Today sees the release of June data from the Ulster Bank Northern Ireland PMI®. The latest report – produced for Ulster Bank by Markit – indicated that output growth was maintained as new orders rose at an accelerated rate. Increased new business led to a build-up of outstanding work, but the rate of job creation eased. Meanwhile, cost inflation moderated and companies raised their output prices for the first time in ten months.
As we pass the half way mark of 2015, it is clear that the first half of the year ended much more positively than it started. Then, Northern Ireland’s private sector was reporting falling levels of output, new orders, exports and employment. After a disappointing first quarter, however, business sentiment has improved markedly. Whilst the economic recovery is not as robust as we would like it to be, it is nevertheless encouraging to note that firms are still in expansion mode. The private sector now has more momentum going into the second half of the year than it had a few months ago.
According to the latest Ulster Bank PMI, Northern Ireland’s private sector reported increased levels of output, orders, exports and staffing levels in June. However, the pace of growth in business activity was marginally weaker than that recorded in May and remained below the pre-downturn long-term average. Perhaps of more concern, employment growth eased significantly in June with firms hiring staff at their weakest rate since January. In particular, the services sector failed to record employment growth last month for the first time in two years.
The forward-looking new orders index offers some encouragement that the return to positive growth that occurred in the second quarter can be maintained in the third quarter. Local firms saw their order books expand at their fastest rate since September last year. The manufacturing, services and retail sectors all reported robust rates of orders growth, with retailers posting their first increase in nine months. Growing demand should also support further job creation in the months ahead. In particular, the rise in backlogs of work not started or completed in the manufacturing sector should lead to further employment growth this year.
The UK market remains the most buoyant source of demand for local firms. However, new export orders also posted growth for the first time this year and the fastest rate of growth since last August. Nevertheless, the strength of sterling against the euro is still acting as a drag on export performance. Outside of exchange rates, Northern Ireland cannot insulate itself from external economic conditions either. As the Chancellor noted last week, global economic risks linked to China and Greece are rising. Meanwhile more fiscal austerity is set to be revealed in the autumn Spending Review. This will have implications for the public sector and indirectly will impact on the private sector too. Looking ahead, the economic recovery is likely to experience more headwinds than tailwinds.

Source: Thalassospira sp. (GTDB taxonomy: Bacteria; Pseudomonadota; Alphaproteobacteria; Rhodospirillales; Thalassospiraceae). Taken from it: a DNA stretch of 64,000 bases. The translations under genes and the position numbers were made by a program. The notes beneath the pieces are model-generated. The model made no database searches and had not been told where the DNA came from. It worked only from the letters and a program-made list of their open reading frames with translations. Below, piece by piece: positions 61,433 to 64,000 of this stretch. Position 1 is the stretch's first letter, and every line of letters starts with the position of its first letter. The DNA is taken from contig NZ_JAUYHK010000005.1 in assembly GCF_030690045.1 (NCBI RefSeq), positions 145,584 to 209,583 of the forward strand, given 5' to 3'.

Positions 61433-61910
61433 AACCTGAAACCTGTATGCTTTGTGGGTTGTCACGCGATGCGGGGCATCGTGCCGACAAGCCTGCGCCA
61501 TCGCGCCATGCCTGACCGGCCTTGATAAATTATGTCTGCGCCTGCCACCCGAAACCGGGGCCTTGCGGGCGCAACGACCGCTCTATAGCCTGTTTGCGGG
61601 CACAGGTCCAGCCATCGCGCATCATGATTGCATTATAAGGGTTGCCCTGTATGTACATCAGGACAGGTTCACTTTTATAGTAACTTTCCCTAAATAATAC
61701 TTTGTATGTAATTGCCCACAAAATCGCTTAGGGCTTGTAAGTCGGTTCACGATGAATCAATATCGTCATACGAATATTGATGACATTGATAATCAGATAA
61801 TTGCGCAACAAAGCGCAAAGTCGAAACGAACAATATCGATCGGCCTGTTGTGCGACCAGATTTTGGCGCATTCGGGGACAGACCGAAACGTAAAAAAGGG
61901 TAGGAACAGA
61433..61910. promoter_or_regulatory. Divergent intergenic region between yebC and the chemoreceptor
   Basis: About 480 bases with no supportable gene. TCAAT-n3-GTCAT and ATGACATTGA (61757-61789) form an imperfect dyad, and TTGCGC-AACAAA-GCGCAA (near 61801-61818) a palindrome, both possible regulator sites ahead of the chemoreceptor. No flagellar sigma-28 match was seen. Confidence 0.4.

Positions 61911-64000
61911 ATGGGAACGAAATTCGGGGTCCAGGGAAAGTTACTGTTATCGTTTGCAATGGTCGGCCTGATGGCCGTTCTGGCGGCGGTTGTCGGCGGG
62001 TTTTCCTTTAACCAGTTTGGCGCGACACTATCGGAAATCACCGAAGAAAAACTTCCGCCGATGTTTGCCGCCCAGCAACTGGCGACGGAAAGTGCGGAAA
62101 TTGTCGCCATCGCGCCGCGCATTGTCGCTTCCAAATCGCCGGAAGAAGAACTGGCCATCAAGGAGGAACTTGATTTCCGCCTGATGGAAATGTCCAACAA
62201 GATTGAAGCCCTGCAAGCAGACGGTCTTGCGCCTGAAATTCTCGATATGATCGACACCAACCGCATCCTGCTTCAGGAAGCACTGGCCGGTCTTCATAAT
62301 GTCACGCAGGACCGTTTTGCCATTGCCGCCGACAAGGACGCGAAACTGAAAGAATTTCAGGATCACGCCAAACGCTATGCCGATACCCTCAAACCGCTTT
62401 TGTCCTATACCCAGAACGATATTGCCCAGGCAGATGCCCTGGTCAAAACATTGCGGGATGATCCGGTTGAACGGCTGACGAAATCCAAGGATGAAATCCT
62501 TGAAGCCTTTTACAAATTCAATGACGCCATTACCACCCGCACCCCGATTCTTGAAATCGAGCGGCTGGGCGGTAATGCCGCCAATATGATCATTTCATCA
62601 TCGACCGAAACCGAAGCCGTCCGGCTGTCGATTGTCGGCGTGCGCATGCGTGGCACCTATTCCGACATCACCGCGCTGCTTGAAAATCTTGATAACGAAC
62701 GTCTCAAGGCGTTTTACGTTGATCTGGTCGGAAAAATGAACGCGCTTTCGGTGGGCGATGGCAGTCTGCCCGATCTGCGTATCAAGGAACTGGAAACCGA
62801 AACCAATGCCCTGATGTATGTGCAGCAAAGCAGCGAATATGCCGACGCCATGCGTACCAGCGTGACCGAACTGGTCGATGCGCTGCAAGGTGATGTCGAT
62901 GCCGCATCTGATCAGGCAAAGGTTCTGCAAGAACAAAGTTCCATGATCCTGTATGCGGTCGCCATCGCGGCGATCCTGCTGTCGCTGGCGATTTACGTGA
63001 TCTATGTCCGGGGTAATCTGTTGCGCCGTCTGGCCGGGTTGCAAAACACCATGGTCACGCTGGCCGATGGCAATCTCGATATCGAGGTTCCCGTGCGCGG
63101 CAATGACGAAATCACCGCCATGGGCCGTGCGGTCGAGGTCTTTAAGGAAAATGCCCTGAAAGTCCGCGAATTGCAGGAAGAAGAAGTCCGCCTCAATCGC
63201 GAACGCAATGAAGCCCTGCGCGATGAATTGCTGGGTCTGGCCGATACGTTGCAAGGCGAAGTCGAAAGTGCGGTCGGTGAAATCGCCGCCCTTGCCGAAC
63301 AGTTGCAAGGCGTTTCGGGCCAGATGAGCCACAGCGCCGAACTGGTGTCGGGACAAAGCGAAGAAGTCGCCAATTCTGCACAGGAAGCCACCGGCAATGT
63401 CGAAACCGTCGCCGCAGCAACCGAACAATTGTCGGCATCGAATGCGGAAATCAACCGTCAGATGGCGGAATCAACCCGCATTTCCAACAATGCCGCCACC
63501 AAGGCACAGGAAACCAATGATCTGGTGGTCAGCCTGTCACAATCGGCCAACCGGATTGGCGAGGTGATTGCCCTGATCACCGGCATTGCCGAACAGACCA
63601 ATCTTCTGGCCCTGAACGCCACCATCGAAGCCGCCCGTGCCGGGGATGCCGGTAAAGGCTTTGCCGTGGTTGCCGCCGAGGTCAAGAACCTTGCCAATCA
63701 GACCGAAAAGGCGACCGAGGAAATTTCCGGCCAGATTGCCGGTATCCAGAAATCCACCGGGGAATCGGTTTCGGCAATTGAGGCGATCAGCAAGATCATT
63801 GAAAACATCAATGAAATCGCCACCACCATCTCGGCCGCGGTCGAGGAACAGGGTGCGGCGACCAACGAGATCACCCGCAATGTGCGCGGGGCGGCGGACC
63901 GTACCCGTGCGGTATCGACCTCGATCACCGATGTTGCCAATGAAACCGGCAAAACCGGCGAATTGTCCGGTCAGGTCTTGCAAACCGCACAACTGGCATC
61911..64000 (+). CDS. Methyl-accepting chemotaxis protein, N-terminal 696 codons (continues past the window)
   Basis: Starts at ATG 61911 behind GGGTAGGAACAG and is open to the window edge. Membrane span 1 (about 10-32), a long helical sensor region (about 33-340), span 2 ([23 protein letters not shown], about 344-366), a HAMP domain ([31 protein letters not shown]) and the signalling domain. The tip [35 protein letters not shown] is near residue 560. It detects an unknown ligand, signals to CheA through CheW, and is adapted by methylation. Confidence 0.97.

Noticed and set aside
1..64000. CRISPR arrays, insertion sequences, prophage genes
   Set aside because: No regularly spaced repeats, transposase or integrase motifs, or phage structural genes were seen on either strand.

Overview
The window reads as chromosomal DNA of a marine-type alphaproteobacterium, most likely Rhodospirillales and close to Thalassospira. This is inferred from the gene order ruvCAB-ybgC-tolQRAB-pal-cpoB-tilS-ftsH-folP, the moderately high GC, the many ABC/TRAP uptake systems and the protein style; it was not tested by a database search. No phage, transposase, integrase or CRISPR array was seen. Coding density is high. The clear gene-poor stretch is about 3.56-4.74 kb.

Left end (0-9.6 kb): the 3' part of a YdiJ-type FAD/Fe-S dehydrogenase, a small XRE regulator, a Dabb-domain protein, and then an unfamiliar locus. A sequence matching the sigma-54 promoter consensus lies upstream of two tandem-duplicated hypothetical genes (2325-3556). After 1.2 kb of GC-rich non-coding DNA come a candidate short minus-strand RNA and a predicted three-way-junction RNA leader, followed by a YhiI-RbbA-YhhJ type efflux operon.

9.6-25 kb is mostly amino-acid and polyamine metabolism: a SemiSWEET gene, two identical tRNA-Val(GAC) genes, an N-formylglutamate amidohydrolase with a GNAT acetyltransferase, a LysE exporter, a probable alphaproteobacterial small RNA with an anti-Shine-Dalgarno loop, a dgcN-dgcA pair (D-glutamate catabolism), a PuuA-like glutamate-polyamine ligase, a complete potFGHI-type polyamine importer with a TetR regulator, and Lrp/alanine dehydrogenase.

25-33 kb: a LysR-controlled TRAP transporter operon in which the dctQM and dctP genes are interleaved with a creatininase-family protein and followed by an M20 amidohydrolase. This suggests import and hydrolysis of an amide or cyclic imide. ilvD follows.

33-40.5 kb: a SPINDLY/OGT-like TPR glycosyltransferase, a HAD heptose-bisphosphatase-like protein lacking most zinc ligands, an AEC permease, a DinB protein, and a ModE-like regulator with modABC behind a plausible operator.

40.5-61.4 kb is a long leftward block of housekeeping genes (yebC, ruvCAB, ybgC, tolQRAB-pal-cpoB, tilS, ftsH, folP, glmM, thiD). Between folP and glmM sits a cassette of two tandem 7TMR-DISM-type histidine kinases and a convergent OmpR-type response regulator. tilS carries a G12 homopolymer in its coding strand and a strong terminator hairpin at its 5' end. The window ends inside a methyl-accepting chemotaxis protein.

The main findings of the June survey were as follows:
Second successive rise in activity
The headline seasonally adjusted Business Activity Index posted above the 50.0 no-change mark for the second month running in June, although the index dipped slightly to 52.3 from 52.7 to signal a weaker pace of expansion. The manufacturing and service sectors posted increases in activity, while declines were seen at construction and retail companies. Total new business also increased for the second consecutive month, with the rate of expansion quickening to the fastest since last September. Panellists reported higher new orders from both domestic and export markets.
Backlogs of work increase
After having fallen in each of the previous eight months, outstanding business rose during June, largely due to new order growth. Employment increased for the fifth successive month in June, but the rate of job creation eased to the weakest in this sequence. Those panellists that raised staffing levels mainly linked this to higher new business.
First rise in charges since last August
Northern Ireland companies increased their output prices for the first time in ten months during June. Those respondents that raised charges mentioned the passing on of higher input costs. Input prices rose for the fourth month running, albeit at a modest pace. The service sector posted the sharpest rise in input prices, while retail was the only category to record a fall in costs.
Download the full PMI report, a slide pack, an audio podcast, and graphics, here.
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